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Resist rushing to new “deepfake” law, study finds

Government should be cautious about moving to new law for “deepfake” audio and video, a new Law Foundation-backed study released today says.

Artificial intelligence techniques can create massive volumes of fake audio, images and video that is incredibly convincing and near-impossible to detect.

Co-author Tom Barraclough predicts that deepfake and other synthetic media will be the next wave of content causing concern to government and tech companies following the Christchurch Call. While it is tempting to respond with new law, the study finds that the long list of current legislation covering the issues may be sufficient.

“At least 16 current acts and formal guidelines touch on the potential harms of synthetic media (see note 1 below),” Tom says. “Before calling for new law or new regulators, let's work out what we've already got, and why existing law is or isn’t working.”

“Enforcing the existing law will be difficult enough, and it is not clear that any new law would be able to do better. Overseas attempts to draft law for deepfakes have been seriously criticised.”

The report follows a nine-month legal research project by Tom Barraclough and Curtis Barnes at Brainbox Limited, funded by the New Zealand Law Foundation. Their findings echo positions adopted by civil society organisations at the Christchurch Call.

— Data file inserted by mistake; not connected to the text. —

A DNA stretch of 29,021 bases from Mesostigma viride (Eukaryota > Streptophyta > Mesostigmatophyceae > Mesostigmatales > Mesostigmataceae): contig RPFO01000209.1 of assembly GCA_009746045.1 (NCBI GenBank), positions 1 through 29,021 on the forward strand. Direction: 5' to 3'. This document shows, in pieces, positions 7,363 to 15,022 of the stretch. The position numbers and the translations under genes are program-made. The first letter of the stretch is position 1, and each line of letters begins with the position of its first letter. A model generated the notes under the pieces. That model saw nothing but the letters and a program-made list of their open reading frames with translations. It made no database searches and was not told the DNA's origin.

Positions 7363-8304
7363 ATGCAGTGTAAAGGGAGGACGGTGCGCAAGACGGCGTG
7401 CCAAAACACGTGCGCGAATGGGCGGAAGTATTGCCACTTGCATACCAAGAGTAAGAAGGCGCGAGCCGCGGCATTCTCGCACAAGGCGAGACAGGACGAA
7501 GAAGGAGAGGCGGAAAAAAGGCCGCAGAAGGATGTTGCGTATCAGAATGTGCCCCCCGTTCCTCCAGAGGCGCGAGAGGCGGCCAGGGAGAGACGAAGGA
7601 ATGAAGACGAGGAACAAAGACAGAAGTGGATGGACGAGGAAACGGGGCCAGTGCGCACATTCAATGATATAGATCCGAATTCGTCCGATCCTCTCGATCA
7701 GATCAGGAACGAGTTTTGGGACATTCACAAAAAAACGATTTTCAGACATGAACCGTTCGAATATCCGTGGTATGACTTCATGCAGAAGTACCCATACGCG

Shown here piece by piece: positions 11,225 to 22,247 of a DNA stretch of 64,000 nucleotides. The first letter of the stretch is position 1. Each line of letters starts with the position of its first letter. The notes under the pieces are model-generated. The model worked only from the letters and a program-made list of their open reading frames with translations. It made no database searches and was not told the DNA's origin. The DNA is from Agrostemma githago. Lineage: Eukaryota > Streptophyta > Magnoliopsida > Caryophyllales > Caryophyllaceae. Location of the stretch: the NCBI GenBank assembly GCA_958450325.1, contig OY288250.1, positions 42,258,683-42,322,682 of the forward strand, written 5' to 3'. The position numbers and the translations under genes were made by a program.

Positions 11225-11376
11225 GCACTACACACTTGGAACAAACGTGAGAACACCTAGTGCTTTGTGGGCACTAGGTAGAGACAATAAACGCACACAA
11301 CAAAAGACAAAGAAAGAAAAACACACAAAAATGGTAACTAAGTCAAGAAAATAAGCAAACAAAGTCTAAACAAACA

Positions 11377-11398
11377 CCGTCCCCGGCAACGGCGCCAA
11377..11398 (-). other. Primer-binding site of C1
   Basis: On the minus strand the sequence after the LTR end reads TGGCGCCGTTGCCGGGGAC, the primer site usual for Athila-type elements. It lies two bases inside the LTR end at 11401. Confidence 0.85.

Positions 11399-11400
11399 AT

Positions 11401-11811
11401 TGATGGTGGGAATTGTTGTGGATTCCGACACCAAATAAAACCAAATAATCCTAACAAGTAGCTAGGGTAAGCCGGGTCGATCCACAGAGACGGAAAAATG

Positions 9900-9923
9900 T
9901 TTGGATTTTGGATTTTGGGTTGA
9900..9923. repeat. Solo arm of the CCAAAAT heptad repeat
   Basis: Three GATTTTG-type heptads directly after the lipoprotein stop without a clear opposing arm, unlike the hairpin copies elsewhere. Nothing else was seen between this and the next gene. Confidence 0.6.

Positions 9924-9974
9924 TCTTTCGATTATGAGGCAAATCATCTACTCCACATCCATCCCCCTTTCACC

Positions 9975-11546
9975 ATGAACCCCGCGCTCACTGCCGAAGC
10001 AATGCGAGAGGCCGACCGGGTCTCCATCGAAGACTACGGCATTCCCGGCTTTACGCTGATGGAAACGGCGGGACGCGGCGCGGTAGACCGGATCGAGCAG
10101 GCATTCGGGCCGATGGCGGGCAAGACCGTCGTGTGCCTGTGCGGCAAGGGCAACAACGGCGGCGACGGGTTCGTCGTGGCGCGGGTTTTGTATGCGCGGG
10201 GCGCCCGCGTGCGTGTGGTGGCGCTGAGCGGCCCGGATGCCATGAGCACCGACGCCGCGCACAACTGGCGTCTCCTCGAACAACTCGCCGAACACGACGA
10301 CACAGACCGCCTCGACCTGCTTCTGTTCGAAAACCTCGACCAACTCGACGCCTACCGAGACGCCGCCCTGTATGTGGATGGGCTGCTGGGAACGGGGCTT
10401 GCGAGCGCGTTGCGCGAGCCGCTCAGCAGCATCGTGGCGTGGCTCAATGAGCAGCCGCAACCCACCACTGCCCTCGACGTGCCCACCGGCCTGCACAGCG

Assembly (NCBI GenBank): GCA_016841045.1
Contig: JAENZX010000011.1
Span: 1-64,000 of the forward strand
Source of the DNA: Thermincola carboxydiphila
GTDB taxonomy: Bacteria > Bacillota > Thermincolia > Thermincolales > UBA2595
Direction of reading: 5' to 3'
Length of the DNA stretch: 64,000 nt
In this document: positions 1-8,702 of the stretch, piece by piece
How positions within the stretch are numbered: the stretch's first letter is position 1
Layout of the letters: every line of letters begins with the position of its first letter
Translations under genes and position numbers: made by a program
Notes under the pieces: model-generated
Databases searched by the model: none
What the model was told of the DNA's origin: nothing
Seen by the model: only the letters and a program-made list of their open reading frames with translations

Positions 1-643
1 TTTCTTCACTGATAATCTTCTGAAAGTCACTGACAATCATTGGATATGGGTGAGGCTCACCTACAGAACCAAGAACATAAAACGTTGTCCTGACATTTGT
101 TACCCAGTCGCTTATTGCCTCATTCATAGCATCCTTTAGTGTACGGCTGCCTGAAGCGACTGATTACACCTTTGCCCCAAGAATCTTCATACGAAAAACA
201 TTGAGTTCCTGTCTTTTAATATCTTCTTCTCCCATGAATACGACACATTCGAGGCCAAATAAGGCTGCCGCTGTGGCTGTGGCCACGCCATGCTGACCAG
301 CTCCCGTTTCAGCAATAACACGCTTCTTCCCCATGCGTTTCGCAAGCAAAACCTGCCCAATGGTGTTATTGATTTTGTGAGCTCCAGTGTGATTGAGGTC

The researchers say their work is the first step in a more specific analysis of how New Zealand law applies to synthetic media and other online content.

“Even if we can all agree something must be done, the next step is agreeing on specifics. That can’t be done without close analysis of the status quo,” Tom says.

“Calling for a kind of social media regulator is fine, but these suggestions need substance. What standards will the regulator apply? Would existing agencies do a better job? What does it mean specifically to say a company has a duty of care? The law has to give any Court or regulator some guidance.”

“Further, we must ask what private companies can do that governments can’t. We have to consider access to justice: often a quick solution is more important than a perfect one. Social media companies can restrict content in ways that Governments can’t: is that something we should encourage or restrict?”
The researchers point out that fake video is not inherently bad: synthetic media technologies are a key strength of New Zealand’s creative industries, and these should not be stifled. But there are many harmful uses that do need to be curtailed, including the creation of non-consensual pornography and using synthetic speech to produce false recordings of public figures.

“‘Fakeness’ is a slippery concept and can be hard to define, making regulation and automatic detection of fake media very difficult,” Tom says. “Some have said that synthetic media technologies mean that seeing is no longer believing, or that reality itself is under threat. We don’t agree with that. Harms can come from both too much scepticism as well as not enough.”

Brainbox is a research company and think-tank focused on the intersection of law, policy and emerging technologies. The Perception Inception project was funded by the New Zealand Law Foundation’s Information Law and Policy Project, with additional support from the New Zealand Law Foundation Centre for Law and Policy in Emerging Technologies at the University of Otago.

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